Keep Communicating with Your Members and Other Retention Tips for the Coronavirus Era

Retention tips
(Photo by Monkey Business Images / Getty Images.) While your most active members will likely seek to maintain their routines during the coronavirus pandemic, your less active members may disengage and even cancel their memberships entirely. Take time to segment your club's membership into usage categories and understand which members are at risk of walking away, according to Paul Bedford of Retention Guru.

Whether your health club is open or closed in the coming weeks, there is one reliable business strategy you must adopt as you face the coronavirus pandemic, according to Paul Bedford of Retention Guru.

Keep communicating with your members.

Bedford shared this tip, among other retention insights, in a March 15 video he posted to his website titled "Strategy to Keep Customers." The 14-minute video addresses the unique challenges most club operators are facing as new government mandates, intended to curb the spread of the coronavirus, prompt health club closures in the United States and abroad.

Bedford said the coronavirus’s impact on the fitness industry will manifest in three phases.

First is the exercise reduction phase. While your most active members (12 or more visits per month) will likely seek to maintain their routines, your less active members (four to eight visits a month) may disengage and even cancel their memberships entirely.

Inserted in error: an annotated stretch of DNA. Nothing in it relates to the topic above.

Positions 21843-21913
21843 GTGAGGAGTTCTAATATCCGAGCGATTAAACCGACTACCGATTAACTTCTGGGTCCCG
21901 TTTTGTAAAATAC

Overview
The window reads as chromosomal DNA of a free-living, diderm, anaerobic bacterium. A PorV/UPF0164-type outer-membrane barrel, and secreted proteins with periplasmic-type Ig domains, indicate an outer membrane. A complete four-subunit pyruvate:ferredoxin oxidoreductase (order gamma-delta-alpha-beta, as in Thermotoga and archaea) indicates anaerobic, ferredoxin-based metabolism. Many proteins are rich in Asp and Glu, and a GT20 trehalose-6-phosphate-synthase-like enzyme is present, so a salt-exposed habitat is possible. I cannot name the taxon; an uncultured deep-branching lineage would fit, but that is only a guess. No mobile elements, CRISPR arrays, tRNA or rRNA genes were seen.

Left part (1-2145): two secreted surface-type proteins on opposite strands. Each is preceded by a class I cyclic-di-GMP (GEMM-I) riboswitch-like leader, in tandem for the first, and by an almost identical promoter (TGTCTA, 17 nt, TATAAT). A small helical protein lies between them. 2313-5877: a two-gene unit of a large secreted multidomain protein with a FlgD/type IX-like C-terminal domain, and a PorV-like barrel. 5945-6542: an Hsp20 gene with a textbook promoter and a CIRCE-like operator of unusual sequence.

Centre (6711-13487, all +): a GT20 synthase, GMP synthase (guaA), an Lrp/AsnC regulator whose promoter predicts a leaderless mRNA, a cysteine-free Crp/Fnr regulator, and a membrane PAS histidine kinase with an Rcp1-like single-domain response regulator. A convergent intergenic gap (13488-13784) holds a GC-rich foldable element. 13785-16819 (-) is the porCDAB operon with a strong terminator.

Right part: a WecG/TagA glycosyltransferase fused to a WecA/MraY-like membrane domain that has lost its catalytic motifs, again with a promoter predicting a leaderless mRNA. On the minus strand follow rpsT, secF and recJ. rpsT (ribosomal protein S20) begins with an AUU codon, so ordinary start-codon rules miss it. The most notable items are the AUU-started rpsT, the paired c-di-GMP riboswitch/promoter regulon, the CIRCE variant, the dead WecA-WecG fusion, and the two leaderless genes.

Take time to segment your club's membership into usage categories and understand which members are at risk of walking away, Bedford said. If you're open, remind the at-risk members you’re open. Show them how you're sanitizing your facility. If you're not open, make sure they understand that you still care about them. Offer virtual training packages or other appropriate amenities.

Second is the isolating phase. Again, while your most active members will likely remain engaged with their routines, your less active members may withdraw and lapse into bad habits while away from the club, Bedford said.

High-risk situations require coping mechanisms, he said. Members who cope well will maintain their confidence, which decreases their likelihood of slipping into bad habits. Conversely, those who cannot cope with the situation may lose confidence.

"People are worried about coming to the club, so their coping response is, 'I'm going to work out from home,'" Bedford said. "You need to think about what prompts and suggestions you can give to them to help them in that situation. If you increase their confidence that they can get through this and continue exercising, you decrease the probability of them lapsing and relapsing.”

Third is the return phase. When mandates are lifted and business resumes, some members will be hesitant to return to the club. To engage these members, you must provide them with evidence that their return to the club will be safe and worthwhile, Bedford said. Post pictures and videos of other members' workouts. Consider soliciting testimonials. Showcase your club's community.

Communication tends to fade away whenever a high-risk situation arises in business, Bedford said. Strong messaging, especially during troubling times, conveys confidence, competence and trust.

"[This means] confidence in you as an operator and them as an exerciser," Bedford said. "Competence that you know what you’re doing, and that they know what they're doing. ... You want to show the people who are not quite sure about coming back in, 'Look, we're open, people are exercising, they're enjoying exercising and it's time to come back. That will build trust.”

Click here to view Bedford's full video.

Click here for more insights on protecting your business and your members during the coronavirus pandemic.

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